We have a new addition to our family.

Ruby_FrontRight_Snow

We call her Ruby, because it’s a Ruby Flare Pearl colored Camry LE.

We hadn’t bought a new car in a very long time. I had been driving a 1997 Corolla that was going to need repairs that exceeded the value of the car itself.  It seemed to be the time to replace it.

We could have bought another used car, but we thought that, given the trends in vehicles, it might be the last car we own, so we may as well try to get the best build quality, safety features, and convenience features available now.

I expect that sometime in the not-too-distant future, the vast majority of people will no longer own their own cars, and will rely on services to get the transportation they want when they want it. But, until that time comes for us, it’s nice to have a pleasant car to use whenever we want.

I’m still pretty excited about the upgrade for me, and enjoying setting up and playing with the techy features. I know that the excitement will wear off, but I expect to have a reliable and pleasant vehicle for years to come.

Great Vacation

I just returned from the longest vacation I’ve taken in my adult life.  Our family went to Sydney, Australia for a few days, followed by a 13-day cruise of Australia/New Zealand.

It was fantastic.  If you ever have the opportunity to do something like that yourself, I highly recommend it.  We’re Lord of the Rings fans, so it was great fun to visit Weta Workshop, some sites on Mount Victoria in Wellington, New Zealand, where they filmed key scenes, and Hobbiton Movie Set.  (I’ll add some photos to this post, later.)

One interesting (to me) thing that happened is that one day while eating in the buffet area, I noticed a couple with their heads bowed down in prayer before eating their food.  Instinctively, my estimation of humanity went down (Yes, I know that there are many smart, wonderful, people who pray as a matter of cultural ritual and don’t reject science or practice intolerance…).  Then, I looked a bit closer and noticed that they were both actually reading their Kindles; and my estimation of humanity went back up even more (again, yes, I realize that they could have been reading the Bible, or worse).  This says more about my values and prejudices than anything else.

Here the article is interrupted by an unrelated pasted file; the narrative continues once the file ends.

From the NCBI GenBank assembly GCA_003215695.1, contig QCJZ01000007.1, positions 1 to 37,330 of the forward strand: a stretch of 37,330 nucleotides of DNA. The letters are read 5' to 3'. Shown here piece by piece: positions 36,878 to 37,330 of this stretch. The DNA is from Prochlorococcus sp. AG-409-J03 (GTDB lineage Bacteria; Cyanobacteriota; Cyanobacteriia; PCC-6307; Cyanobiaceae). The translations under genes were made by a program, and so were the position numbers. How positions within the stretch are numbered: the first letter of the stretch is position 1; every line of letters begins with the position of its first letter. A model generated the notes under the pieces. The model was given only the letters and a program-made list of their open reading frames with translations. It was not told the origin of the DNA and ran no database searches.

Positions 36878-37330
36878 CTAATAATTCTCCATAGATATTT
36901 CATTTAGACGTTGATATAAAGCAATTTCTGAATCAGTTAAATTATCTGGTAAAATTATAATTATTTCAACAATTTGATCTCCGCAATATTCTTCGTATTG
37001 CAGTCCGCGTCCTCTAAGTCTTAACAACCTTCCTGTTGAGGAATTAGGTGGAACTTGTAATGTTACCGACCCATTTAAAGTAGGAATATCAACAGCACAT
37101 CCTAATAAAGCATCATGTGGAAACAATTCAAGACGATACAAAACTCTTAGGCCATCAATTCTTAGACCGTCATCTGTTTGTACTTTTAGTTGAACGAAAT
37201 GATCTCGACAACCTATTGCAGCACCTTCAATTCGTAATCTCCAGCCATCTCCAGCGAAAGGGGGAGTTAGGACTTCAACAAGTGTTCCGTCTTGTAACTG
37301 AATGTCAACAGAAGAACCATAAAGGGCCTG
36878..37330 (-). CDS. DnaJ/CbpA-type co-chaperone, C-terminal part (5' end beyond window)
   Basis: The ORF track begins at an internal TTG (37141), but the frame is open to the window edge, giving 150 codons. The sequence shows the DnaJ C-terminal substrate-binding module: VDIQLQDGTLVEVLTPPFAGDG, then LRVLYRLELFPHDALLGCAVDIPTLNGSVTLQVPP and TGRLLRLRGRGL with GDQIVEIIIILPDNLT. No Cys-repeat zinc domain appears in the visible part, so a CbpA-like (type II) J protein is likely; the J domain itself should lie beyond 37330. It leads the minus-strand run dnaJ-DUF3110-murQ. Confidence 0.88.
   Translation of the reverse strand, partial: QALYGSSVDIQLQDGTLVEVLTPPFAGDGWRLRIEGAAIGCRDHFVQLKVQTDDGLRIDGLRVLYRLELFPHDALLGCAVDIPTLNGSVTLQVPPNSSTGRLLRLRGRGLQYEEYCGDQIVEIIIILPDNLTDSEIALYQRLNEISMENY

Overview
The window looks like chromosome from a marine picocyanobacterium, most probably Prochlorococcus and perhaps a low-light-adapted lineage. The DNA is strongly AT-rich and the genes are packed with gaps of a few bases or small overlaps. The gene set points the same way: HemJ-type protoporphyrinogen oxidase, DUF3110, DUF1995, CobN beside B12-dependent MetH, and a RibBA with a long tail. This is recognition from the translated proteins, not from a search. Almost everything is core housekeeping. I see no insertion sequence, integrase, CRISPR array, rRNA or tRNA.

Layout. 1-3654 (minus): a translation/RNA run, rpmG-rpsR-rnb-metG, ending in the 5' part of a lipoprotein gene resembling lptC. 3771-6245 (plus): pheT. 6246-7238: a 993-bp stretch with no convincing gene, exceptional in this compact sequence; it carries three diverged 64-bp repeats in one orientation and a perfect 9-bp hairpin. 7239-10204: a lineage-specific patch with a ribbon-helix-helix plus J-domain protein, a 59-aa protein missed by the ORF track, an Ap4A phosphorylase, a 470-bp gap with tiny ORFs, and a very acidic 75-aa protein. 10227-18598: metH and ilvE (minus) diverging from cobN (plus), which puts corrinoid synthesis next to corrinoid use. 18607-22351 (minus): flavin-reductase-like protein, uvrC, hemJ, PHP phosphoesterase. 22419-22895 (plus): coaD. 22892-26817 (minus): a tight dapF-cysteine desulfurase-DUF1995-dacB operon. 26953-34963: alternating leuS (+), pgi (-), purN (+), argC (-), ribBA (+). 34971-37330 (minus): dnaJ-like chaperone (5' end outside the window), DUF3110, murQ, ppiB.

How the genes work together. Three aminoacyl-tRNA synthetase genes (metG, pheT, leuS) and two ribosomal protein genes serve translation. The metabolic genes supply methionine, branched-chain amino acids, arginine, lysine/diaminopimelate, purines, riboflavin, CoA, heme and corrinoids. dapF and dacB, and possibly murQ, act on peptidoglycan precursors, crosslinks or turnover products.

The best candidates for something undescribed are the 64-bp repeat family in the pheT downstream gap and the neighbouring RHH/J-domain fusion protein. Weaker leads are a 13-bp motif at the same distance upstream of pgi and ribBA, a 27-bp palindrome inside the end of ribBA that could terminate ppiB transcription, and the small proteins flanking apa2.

Here are some pictures:

From Weta Workshop:

 

Here is our great Wellington tour guide.  He was actually a stand-in for Bombur in the film:

TourGuide_Bombur (2)

Here’s where Frodo and friends were hiding from the wraith under the road (the tree wasn’t really there):

HobbitsHid

Here’s Bag End from Hobbiton Movie Set:

Hobbiton_Bagend

Here’s some carpet from the hallway on the cruise ship.  Most of the fish are swimming towards to front of the ship (to make it easier to navigate).  I, of course, identify with the red one swimming against the crowd:

CarpetFish

My Emergenetics Profile

My employer recently had many employees take the Emergenetics Profile assessment and attend a workshop discussing the ways to use knowledge of our own and each other’s thinking and behavioral preferences to improve collaboration.

I’m not sure how much I buy the accuracy, durability, and importance of these measures, but it does seem to provide some information (at least about how the people thought about themselves when they answered the profile questions).  I have some quibbles with my results, but it seems to capture something.

In the interest of full transparency, I’m pasting my profile results here:

Emergenetics_1

Emergenetics_2

The Google Memo

I thought I’d wait a while to comment on the, now infamous, memo “Google’s Ideological Echo Chamber” until I had a chance to read the actual document (which is here) and to find out a bit more of the background and see Damore himself discuss it.

Here are just a few random thoughts:

I think Google should have a legal right to fire him for this, or almost anything, but I think less of them for having done so.  I understand that there are legal and public relations reasons for firing him, but it shows that Google doesn’t actually support open discussion and criticism as much as it would like us to think.  Ironically, its actions demonstrate that the criticism of it as an “ideological echo chamber” was largely correct.

I doubt that whether or not Google takes the memo’s criticisms seriously will have much of an effect on the quality of their employees or products (in the near-term, at least).  Google has enough money, and enough qualified applicants, that they can afford to be a little inefficient and irrational in their hiring practices and cultural intolerance.  But, I suspect, that they could also afford to be a bit more loyal to their open-society ideals and weather the storm of criticism.  That would have been much better for the world; but I don’t really expect much idealism and moral courage from an institution of Google’s size. Even if the memo was wrong in all of its particulars (and I don’t think that’s true) it wasn’t out of the bounds of reasonable criticism.  And, reasonable criticism is something that it would be good for Google to support and defend.

I think the memo was largely mischaracterized as misogynistic and sexist.  While it could have been more delicate, I don’t think most of the critics (including Sundar Pichai) tried to give a fair reading of the memo (if they read it at all).  It was far easier and more convenient to just label it as sexist and harmful and beyond the pale, and dismiss it without taking its arguments seriously.

After hearing Damore speak about it in some interviews, I got the sense that he was genuinely trying to improve the company that he loves by steering it towards what he understood to be the scientific consensus to explain some of the gender disparities in tech employment, and also to call out the environment of ideological intolerance that makes people who disagree with the “progressive” consensus feel that they need to pretend to agree or withhold their actual judgements.  He meant well, and was punished for it.  He knew that others were afraid to voice these criticisms and was brave enough to try it himself.  He trusted in the character of Google executives to defend his well-intentioned attempts to improve the company.  But, his trust wasn’t justified.

That’s a shame.